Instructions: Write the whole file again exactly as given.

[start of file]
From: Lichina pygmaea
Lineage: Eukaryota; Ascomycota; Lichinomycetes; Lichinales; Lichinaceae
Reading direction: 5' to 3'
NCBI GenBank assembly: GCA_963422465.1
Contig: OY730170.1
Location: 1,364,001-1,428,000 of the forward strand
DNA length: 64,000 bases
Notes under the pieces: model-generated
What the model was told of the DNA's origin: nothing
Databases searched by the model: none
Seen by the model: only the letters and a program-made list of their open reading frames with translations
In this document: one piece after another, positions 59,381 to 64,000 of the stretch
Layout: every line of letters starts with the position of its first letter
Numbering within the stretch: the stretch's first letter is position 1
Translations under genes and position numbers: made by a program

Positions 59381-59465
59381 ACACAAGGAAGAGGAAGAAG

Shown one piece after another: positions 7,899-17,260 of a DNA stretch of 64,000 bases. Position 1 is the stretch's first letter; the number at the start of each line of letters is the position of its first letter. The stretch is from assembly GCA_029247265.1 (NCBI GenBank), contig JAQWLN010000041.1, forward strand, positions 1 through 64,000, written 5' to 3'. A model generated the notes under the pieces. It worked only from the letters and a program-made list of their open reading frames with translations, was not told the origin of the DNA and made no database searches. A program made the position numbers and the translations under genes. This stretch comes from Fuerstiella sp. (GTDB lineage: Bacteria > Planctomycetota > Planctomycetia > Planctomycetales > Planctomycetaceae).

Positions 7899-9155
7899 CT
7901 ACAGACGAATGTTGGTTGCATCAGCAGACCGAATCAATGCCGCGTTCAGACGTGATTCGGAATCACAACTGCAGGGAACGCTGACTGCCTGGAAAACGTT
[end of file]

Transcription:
From: Lichina pygmaea
Lineage: Eukaryota; Ascomycota; Lichinomycetes; Lichinales; Lichinaceae
Reading direction: 5' to 3'
NCBI GenBank assembly: GCA_963422465.1
Contig: OY730170.1
Location: 1,364,001-1,428,000 of the forward strand
DNA length: 64,000 bases
Notes under the pieces: model-generated
What the model was told of the DNA's origin: nothing
Databases searched by the model: none
Seen by the model: only the letters and a program-made list of their open reading frames with translations
In this document: one piece after another, positions 59,381 to 64,000 of the stretch
Layout: every line of letters starts with the position of its first letter
Numbering within the stretch: the stretch's first letter is position 1
Translations under genes and position numbers: made by a program

Positions 59381-59465
59381 ACACAAGGAAGAGGAAGAAG

Shown one piece after another: positions 7,899-17,260 of a DNA stretch of 64,000 bases. Position 1 is the stretch's first letter; the number at the start of each line of letters is the position of its first letter. The stretch is from assembly GCA_029247265.1 (NCBI GenBank), contig JAQWLN010000041.1, forward strand, positions 1 through 64,000, written 5' to 3'. A model generated the notes under the pieces. It worked only from the letters and a program-made list of their open reading frames with translations, was not told the origin of the DNA and made no database searches. A program made the position numbers and the translations under genes. This stretch comes from Fuerstiella sp. (GTDB lineage: Bacteria > Planctomycetota > Planctomycetia > Planctomycetales > Planctomycetaceae).

Positions 7899-9155
7899 CT
7901 ACAGACGAATGTTGGTTGCATCAGCAGACCGAATCAATGCCGCGTTCAGACGTGATTCGGAATCACAACTGCAGGGAACGCTGACTGCCTGGAAAACGTT